If you send an objection, there’ll be a hearing at your local county court, and a judge will decide whether to make the final charging order. If you don’t send any objections, the judge will decide whether the charging order can be made final without a hearing.
If a judge has already arranged a hearing after making a decision about the interim charging order, you must send your objection to the court and the creditor at least 7 days before the hearing.
You should go to the hearing. If you can't, you should explain this to the court and ask for a different hearing date. If you don’t go to the hearing, the court is likely to make the order final.
At the hearing, the judge will:
look at the evidence you’ve sent to say why you don't want a charging order to be made
look at the arguments made by your creditor
decide whether to make a final charging order after considering the evidence from both sides
If the court grants a final charging order, your creditor can wait until you sell your property or apply to the court for an order for sale if they want you to sell your property straight away.
You might be able to use some arguments to persuade the judge not to grant your creditor a final charging order.
The judge might also agree to attach conditions to the charging order - this stops or makes it harder for your creditor to force you to sell your property.
To get help to putting your arguments to the court or asking for conditions to be attached to the charging order, contact your nearest Citizens Advice.
At the hearing for a final charging order, the court must consider all the circumstances of the case before it decides if it will make the order. Your personal situation is very important.
You might be able to use one of the following arguments to persuade the judge not to make a charging order - but in most cases a final charging order will be made.
If you haven't missed installment payments
For county court judgments made since 1 October 2012, the judge will consider whether you're up to date with any regular payments. If you've missed payments, they're more likely to make a charging order against you.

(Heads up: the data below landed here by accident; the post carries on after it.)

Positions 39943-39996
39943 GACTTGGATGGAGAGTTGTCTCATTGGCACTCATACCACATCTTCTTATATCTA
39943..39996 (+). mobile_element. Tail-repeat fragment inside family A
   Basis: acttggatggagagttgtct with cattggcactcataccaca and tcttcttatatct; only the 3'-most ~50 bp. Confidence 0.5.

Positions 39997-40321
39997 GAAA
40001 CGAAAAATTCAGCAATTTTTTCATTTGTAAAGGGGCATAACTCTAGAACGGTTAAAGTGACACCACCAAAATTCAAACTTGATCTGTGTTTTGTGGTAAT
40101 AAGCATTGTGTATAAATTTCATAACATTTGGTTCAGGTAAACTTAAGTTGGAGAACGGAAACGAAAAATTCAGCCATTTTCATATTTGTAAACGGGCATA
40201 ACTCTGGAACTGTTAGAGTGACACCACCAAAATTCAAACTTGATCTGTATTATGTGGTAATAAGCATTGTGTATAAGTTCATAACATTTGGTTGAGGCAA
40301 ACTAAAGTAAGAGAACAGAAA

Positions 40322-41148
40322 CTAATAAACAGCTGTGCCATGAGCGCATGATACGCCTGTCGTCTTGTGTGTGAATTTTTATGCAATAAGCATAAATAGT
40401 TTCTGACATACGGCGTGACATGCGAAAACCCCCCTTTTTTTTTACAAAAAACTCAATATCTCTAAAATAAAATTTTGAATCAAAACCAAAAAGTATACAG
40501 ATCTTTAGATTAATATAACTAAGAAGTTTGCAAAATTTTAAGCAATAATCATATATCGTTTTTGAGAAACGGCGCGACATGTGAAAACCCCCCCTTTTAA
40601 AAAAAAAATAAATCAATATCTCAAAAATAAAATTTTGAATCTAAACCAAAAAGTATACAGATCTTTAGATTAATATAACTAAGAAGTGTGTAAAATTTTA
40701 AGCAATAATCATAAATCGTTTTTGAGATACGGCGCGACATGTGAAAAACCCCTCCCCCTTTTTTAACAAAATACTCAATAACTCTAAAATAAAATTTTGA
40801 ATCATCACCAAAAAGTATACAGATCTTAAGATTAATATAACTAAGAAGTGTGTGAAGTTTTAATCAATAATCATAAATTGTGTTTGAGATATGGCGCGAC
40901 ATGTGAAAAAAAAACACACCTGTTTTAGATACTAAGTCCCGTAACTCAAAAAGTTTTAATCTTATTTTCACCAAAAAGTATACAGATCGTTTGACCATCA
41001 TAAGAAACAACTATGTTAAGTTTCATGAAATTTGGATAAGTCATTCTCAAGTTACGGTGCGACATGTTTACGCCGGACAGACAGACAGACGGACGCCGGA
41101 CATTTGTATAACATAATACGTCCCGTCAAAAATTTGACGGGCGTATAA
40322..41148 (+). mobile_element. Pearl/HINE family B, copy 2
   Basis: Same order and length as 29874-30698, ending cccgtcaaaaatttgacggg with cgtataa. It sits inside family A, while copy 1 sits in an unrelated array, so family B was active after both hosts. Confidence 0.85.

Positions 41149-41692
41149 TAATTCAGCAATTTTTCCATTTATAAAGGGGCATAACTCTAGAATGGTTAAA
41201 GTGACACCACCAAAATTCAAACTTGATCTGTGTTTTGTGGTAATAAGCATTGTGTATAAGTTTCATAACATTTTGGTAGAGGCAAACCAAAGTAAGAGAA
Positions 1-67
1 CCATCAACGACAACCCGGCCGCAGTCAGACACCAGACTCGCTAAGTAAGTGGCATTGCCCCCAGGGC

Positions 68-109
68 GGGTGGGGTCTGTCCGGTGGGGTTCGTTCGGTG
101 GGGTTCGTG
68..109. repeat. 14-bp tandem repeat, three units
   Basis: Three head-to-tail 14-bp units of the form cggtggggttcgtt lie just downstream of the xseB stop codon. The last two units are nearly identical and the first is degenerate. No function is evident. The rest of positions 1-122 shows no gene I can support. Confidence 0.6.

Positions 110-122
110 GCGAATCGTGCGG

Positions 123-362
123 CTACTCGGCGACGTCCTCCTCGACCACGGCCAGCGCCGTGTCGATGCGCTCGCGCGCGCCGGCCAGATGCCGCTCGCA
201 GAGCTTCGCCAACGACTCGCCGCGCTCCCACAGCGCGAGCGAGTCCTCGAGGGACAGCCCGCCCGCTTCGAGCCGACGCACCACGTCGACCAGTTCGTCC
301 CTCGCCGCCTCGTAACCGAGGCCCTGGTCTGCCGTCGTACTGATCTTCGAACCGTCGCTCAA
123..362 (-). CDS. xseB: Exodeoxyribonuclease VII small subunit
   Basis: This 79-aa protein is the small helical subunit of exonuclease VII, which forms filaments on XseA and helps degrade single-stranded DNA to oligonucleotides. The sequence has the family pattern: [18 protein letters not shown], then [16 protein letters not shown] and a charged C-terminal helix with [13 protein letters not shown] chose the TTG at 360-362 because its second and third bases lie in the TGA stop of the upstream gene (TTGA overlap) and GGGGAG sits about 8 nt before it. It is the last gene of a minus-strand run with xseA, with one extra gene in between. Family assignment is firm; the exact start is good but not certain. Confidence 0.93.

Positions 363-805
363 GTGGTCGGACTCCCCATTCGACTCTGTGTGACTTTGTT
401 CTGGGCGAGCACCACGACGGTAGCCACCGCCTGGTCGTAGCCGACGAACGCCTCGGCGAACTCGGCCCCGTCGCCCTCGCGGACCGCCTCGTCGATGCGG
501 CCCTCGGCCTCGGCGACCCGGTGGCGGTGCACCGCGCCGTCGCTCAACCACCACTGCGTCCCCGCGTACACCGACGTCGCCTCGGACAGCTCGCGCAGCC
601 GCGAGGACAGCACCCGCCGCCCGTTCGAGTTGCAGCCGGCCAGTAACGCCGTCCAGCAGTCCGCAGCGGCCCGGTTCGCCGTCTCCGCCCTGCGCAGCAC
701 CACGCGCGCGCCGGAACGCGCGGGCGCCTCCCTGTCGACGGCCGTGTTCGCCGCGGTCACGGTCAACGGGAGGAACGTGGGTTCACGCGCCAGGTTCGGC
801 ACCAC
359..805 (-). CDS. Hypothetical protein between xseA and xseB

There's very little or no equity in your property
Equity is the amount of profit you’d make on your home after you sell the property and pay off your mortgage. If there’s little or no equity in the property, your creditor wouldn’t get their money back if it was sold.
Other creditors aren't asking for a charging order
If you have more than one creditor, the others might have agreed to let you pay back their debts by installments, instead of asking for a charging order. You might be able to argue that you shouldn't have to grant one creditor a charging order if none of the others think it's necessary – especially if you owe the other creditors more money.
A charging order is unfair on other people who live with you
You might be able to argue that other people who live with you would be severely affected if you had to sell your home. For example, think about the effect it might have on any children, older people or disabled people you live with.
If you own the property with someone else but the debt is only in your name, you can argue that it’s not fair on the joint owner for the property to be sold.
A charging order is unfairon your other creditors
If you have other creditors, you could ask them to object to a final charging order because it would be unfair on them. If you’re likely to be made bankrupt, you could argue that a charging order would give the creditor an unfair advantage over other ‘unsecured’ creditors. These are other people you owe money to but who don't have a clear way to get it back. For example, unsecured creditors can't make you sell your house to pay them back.
If the court decides to grant a final charging order, you might be able to:
- apply for the order to be 'set aside'
- ask for conditions to be attached to the charging order
- get the charging order changed
Applying for the charging order to be set aside
If a final charging order has been made, you might be able to apply to the court to have it set aside. This means the debt goes back to the judgment stage and your creditor will have to reapply to the court if they want to take further action. This can give you more time to repay your debt.
You can only do this if you think the court didn't consider your circumstances properly. You must make this application as soon as possible after the charging order is made final.
Download the N244 court application form on GOV.UK.
It can be very difficult to get the charging order set aside. To get advice on what to do, including help to fill in the court form, contact your nearest CAB.